Health Insurance Without a Job

Looking for health insurance without a job? It can be tricky to find an affordable plan, especially if you were just recently unemployed. Here's what we did when my husband lost his job.

While I don’t wish to discount the entire month of November — aside from a ton of paperwork, it was a pretty nice month — I can say that in the back of my mind there was a ticking time bomb counting down to November 30th (aka the day we were losing our health insurance).

With my husband being unemployed, and me being self-employed, there was no employer-sponsored health plan for us to fall back on. Add in the craze and confusion of Obamacare, and you can see why November 30th was a bit of a sore spot in our household.

With Paul being unemployed, and me being self-employed, there was no employer-sponsored health plan for us to fall back on. Click To Tweet

It also did not help that Paul’s company waited 21 days to send out our COBRA information. Of course, the delay did not end up mattering because the amount we would have had to pay to continue our coverage with them was an astounding $1,837.82 per month ($1,765.85 for medical and $71.97 for dental).

Wowza!

I had envisioned it costing a staggering $800 per month, so this number had me laughing in hysterics…as well as rushing to the phone to find an alternative.

Going with USAA and a PPO Major Medical Plan + a Bonus

Once again, my husband’s military benefits have helped us out. I was able to call USAA and talk with a healthcare specialist. He was extremely knowledgeable not only of his own plans, but of the Healthcare Insurance Marketplace (he was even able to estimate the cost of what we would pay on the exchange to see if we would receive a subsidy and if we wanted to do that instead of use USAA. See below.).

Psst: here's my full USAA health insurance plan review.

We’re in a good place right now with the free preventative care portion of the Affordable Healthcare Act being in effect. This is because usually with a Major Medical Plan, preventative doctor visits are not covered. But because of the new laws, we can now get preventative care costs included with our policy (such as a well woman visit). These are generally the types of appointments we have throughout the year anyway (knock on wood), so that works well for us. Here are some specifics:

  • Cost: Our cost for this plan is just $193.80 per month for both of us.
  • Deductibles: There is a $5,000 per person deductible, with an annual maximum of $10,000/per person out of our pockets for participating providers.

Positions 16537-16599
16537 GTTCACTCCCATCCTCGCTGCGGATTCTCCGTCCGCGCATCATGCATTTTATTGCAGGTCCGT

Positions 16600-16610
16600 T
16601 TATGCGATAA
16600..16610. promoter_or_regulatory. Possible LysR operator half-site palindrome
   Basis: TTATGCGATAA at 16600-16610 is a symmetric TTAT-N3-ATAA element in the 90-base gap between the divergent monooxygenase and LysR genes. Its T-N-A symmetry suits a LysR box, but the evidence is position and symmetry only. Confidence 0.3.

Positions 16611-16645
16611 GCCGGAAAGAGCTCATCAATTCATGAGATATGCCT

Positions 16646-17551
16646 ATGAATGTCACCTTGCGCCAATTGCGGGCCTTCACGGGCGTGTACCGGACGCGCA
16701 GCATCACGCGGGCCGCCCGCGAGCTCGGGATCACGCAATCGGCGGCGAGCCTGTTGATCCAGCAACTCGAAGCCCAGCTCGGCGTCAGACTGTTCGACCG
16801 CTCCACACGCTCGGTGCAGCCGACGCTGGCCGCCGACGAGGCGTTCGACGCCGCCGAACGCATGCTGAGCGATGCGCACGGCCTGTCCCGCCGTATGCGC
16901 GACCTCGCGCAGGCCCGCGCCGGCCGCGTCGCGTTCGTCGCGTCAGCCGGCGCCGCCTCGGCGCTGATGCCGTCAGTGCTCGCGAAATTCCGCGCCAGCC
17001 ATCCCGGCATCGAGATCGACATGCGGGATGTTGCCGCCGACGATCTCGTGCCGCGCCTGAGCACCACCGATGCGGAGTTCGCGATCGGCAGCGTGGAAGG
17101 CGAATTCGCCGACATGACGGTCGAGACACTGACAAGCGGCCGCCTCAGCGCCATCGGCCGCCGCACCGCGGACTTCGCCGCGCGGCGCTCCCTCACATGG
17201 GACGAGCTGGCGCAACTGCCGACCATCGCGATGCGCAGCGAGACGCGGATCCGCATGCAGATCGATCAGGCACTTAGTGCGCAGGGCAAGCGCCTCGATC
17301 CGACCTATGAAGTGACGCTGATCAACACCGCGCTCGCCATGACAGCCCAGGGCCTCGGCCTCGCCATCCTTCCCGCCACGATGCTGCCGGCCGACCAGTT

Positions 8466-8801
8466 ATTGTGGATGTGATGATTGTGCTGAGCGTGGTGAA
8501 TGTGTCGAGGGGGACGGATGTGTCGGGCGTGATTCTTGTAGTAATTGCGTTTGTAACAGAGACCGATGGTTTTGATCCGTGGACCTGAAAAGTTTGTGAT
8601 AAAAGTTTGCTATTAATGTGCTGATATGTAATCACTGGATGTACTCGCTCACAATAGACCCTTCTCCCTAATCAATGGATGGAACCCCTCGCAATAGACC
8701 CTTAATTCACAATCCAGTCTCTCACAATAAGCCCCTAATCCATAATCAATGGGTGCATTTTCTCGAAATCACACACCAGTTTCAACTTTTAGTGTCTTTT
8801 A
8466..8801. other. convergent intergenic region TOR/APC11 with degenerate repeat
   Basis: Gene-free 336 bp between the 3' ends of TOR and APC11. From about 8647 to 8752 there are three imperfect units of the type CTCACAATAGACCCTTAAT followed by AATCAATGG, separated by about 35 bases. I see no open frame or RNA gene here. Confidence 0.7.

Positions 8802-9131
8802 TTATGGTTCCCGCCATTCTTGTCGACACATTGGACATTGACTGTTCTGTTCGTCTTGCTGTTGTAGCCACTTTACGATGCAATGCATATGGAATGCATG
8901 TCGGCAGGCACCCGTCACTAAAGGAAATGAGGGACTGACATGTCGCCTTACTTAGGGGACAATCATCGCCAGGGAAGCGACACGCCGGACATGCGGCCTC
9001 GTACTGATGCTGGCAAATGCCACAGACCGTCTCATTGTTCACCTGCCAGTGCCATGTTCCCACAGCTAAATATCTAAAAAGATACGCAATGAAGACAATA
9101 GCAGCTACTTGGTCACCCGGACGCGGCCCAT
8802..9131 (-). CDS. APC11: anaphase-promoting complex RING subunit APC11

• Plan Payout Cap: There is no cap on the amount the insurance company will pay out.
  • Doctor Appointments/Prescriptions/Co-Pays: There are no copays with this plan. However, the coinsurance for doctor visits and prescriptions is 50%.
  • Referrals: Written/verbal approval to see a specialist is not required for this plan.

We are allowed to keep this plan until December 2014, at which point we will have to switch to a plan that meets all of the requirements under the new healthcare system.

Can I Get Health Insurance if I Quit My Job?

Absolutely!

Thankfully, if you leave your job for any reason, you are eligible to purchase health insurance on the marketplace during the Special Enrollment Period (meaning you don't have to wait until the normal enrollment period).

Your two choices for health insurance will either be to sign up for a marketplace plan (which you can do through USAA, even if you have no military affiliation whatesoever, just like we did!), or you can use COBRA (yes, even if you were the one who quit).

Pre-Existing Conditions

Pre-Existing Conditions will no longer be a factor in healthcare plans as of January 1, 2014. In the meantime, we submitted our Certificate of Creditable Coverage from our previous health insurance plan to show that our health insurance has not lapsed. This gives us some protections against pre-existing condition limitations in the meantime. Check this article out for more information.

Our Estimated Cost on the Health Exchange Marketplace

We were fortunate in that we did not have to attempt to log onto the new Health Insurance Marketplace website. This is because the insurance rep at USAA was able to estimate what we would pay on the exchange, and to answer any and all questions we had about whether or not USAA or a plan on the Marketplace would be better for us.

On the Marketplace, a plan would cost $508 per month for the two of us. Because of our current income, we would receive a $200 per month subsidy, so the total cost would be $308 per month.

Have you attempted to find a plan on the new Health Insurance Marketplace? How did it go?

Catch-Up On My Documented Self-Employment Journey (spoiler alert: there's a layoff, a few tears, lessons learned, financial changes, and all sorts of goodies that occurred after I pulled the plug on my 9-5):

I Have Chosen to Chance the Rapids: Taking My Writing Full-Time>>
Blogging and Writing Full-Time: Financial Changes to Come>>
Blogging and Writing Full-Time: One Month Update>>
Self-Employment Update: Six Months After Taking that Leap>>
Contingency Plan “Husband-Lost-His-Job” is in Full Swing>>
Update on the Unemployment Situation in Our Household>>
How We're Handling Health Insurance in Unemployment>>
Surviving {and Thriving} In My First Year of Self-Employment>>
What We Did to Financially Survive 5 Months of Unemployment + a Free Gift for You>>
Behind-the-Scenes of Frugal Confessions' Second Year in Business>>